Brosnan had a poor day as he missed a relatively simple free from in front of goal just before half time whilst Lyng was basically average as he also missed a simple enough free from the right on the 21m line.

Newman was excellent. A lot of frees were of the type that a good free taker would be expected to convert – the main point is that he did convert them. As a result his weighting makes this the 3rd best deadball performance in 2013 behind Murphy’s performance against Down & Goulding’s against Kerry.

Wexford’s discipline deserted them in the second half. Giving a team, that has as deadly a marksman as Newman in its ranks, 9 frees in a half is very poor. The argument is made that they were run ragged and chasing the game *but* seven of those frees came before the 60th minute and they were never more than three points behind during that period.

Shot Charts
Meath’s shooting

Meath shooting

Wexford’s shooting

Wexford shooting

x = missed, disc = score, yellow = deadball, white = play

Kickouts
Meath-Wexford kickouts

There’s not much sophistication in the Meath kickout strategy. They hit it long 95% of the time (21/22) and down the middle 73% of the time (16/22). As the above table shows however it worked for them as they got 6 more possessions and 5 more shots than Wexford from their own kickouts

They were equally adept on Wexford’s long kick outs as they won possession on 62% of those (8 out of 13). The problem in the Leinster final is that Dublin’s kickouts are a lot more sophisticated than hitting them long. On any Wexford kickout that did not go past the 65m line Meath only won possession on 17% (2 out of 12).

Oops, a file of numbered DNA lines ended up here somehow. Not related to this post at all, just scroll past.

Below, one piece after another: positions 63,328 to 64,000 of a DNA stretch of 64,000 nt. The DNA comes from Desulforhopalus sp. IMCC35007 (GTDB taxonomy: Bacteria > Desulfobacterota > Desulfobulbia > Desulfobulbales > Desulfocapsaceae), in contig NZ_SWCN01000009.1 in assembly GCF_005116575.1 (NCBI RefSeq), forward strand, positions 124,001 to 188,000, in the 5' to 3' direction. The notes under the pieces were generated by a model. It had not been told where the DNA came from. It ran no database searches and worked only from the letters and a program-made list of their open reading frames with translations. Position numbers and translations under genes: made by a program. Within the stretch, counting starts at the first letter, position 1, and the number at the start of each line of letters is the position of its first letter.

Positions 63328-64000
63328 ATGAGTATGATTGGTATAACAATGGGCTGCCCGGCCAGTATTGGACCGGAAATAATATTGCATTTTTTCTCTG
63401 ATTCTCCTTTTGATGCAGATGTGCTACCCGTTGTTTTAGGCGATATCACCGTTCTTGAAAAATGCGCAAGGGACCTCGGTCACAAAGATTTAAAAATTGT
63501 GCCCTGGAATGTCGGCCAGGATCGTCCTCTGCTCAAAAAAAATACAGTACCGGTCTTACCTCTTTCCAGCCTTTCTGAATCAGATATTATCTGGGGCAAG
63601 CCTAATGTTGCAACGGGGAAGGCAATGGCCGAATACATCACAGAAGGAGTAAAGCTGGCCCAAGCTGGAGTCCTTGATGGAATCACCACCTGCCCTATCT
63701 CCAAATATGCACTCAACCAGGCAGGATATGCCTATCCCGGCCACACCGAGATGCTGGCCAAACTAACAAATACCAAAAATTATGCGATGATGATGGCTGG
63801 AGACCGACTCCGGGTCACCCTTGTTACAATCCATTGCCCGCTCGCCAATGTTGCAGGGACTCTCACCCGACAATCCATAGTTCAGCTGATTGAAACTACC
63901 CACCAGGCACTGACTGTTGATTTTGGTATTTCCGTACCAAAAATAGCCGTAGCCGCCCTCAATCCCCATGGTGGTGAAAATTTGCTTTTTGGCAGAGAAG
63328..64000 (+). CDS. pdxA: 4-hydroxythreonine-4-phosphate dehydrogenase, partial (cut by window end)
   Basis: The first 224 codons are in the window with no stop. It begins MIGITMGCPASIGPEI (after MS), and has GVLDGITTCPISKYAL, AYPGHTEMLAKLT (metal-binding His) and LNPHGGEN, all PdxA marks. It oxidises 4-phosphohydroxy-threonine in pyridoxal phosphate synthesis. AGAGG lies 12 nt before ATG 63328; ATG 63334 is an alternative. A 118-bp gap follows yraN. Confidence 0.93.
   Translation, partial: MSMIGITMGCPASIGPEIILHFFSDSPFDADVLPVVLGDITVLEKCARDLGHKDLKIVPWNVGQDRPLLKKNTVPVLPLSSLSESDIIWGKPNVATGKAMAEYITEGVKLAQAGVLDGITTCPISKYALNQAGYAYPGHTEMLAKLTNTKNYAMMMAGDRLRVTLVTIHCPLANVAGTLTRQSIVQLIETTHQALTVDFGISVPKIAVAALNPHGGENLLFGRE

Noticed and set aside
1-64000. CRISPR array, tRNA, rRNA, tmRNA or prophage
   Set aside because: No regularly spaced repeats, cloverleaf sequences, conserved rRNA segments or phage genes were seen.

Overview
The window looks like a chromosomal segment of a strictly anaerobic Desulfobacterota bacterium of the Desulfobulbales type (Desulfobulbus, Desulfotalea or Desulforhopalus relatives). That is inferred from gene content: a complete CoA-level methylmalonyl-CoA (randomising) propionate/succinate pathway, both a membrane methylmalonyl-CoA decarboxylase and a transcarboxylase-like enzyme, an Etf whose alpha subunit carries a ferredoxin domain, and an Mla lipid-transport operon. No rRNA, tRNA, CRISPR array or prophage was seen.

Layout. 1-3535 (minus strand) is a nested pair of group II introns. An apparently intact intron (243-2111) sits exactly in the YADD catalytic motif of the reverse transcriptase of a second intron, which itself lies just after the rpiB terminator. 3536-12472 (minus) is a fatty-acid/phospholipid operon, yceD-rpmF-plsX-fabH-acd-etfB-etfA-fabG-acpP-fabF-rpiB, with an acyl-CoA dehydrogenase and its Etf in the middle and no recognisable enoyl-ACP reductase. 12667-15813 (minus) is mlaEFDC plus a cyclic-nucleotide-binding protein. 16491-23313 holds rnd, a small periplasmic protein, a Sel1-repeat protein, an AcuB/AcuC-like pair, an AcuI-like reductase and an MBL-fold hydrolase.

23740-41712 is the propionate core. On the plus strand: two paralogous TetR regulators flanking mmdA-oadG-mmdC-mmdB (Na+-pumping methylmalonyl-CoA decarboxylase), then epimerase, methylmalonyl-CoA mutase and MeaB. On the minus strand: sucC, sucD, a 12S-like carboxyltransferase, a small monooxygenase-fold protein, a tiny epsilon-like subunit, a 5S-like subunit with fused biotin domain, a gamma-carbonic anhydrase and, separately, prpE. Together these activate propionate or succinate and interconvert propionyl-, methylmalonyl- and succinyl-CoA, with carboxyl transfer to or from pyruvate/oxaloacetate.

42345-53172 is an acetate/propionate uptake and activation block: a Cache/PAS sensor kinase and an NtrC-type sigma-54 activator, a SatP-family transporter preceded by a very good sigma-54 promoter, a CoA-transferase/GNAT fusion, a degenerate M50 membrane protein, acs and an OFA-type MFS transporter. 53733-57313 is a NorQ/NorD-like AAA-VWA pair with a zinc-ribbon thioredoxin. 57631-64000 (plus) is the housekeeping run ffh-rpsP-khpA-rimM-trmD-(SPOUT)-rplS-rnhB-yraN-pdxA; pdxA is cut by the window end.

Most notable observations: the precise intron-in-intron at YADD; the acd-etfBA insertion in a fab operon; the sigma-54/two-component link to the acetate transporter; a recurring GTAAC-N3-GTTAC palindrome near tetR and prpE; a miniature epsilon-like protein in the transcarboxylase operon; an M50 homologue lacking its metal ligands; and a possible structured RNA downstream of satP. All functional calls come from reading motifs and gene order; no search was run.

If Meath replicate this against Dublin then their own kickouts will be very predictable (though that does not necessarily mean Dublin can gain parity) whilst Dublin will have control over their own kickouts.

Players with >= 2 shots from play
Bray & Banville’s poor day was highlighted earlier but both Byrne & Reilly had excellent displays up front for Meath. In Meath’s two games to date he has converted 73% (8 from 11) with a combined weighting of +2.993

Shots Scores Success Rate Weighting
S Bray (Meath) 7 2 29% -1.176
PJ Banville (Wexford) 6 1 17% -2.026
G Reilly (Meath) 5 4 80% +1.747
C Lyng (Wexford) 4 2 50% +0.036
P Byrne (Meath) 3 3 100% +1.728
B Malone (Wexford) 3 2 67% +0.028
B Brosnan (Wexford) 3 1 33% -0.111
A Flynn (Wexford) 2 1 50% +0.140
E Wallace (Meath) 2 1 50% -0.121

Dublin V Wexford

July 3, 2012
Team Possessions Shots Shot Rate Scores Success Rate Return Vs Expected
Dublin 36 30 83% 13 43% -2.17
Wexford 41 32 78% 11 34% -4.07
avg 38.5 27.6 71.7% 13.9 50.4% 0.00

I strongly considered just putting up the numbers for this game and skipping any commentary. I started the blog to try and put some flesh on the anaemic analysis of GAA out there – not to be a keyboard warrior slating teams/players. Let the numbers talk. Be objective not subjective.

And yet …. it is extremely difficult to find anything positive in those numbers. Between them Brosnan, Banville & the two Brogans scored on 7 of 32 shots. 22%!! This from the last two players of the year and one of the best shooters from last year’s Championship. I have no explanation.

One thing to note is the comparison in the possession and shot rates in this game compared to the Tyrone-Donegal game. Dublin are lumped in with Donegal when giving an example of a defensive team whilst in the absence of any stats I would hazard a guess that Wexford handpass the ball as much as either of the Northern teams. And yet there were 18% more possessions in this game and 38% more shots. Croke Park factor? Intensity? Shoot on sight versus work an angle philosophy?

From play

Team Shots Scores Success Rate Vs Expected
Dublin 26 11 42% -1.31
Wexford 24 9 38% -0.88
avg 20.5 9.2 44.9% 0.00

From deadballs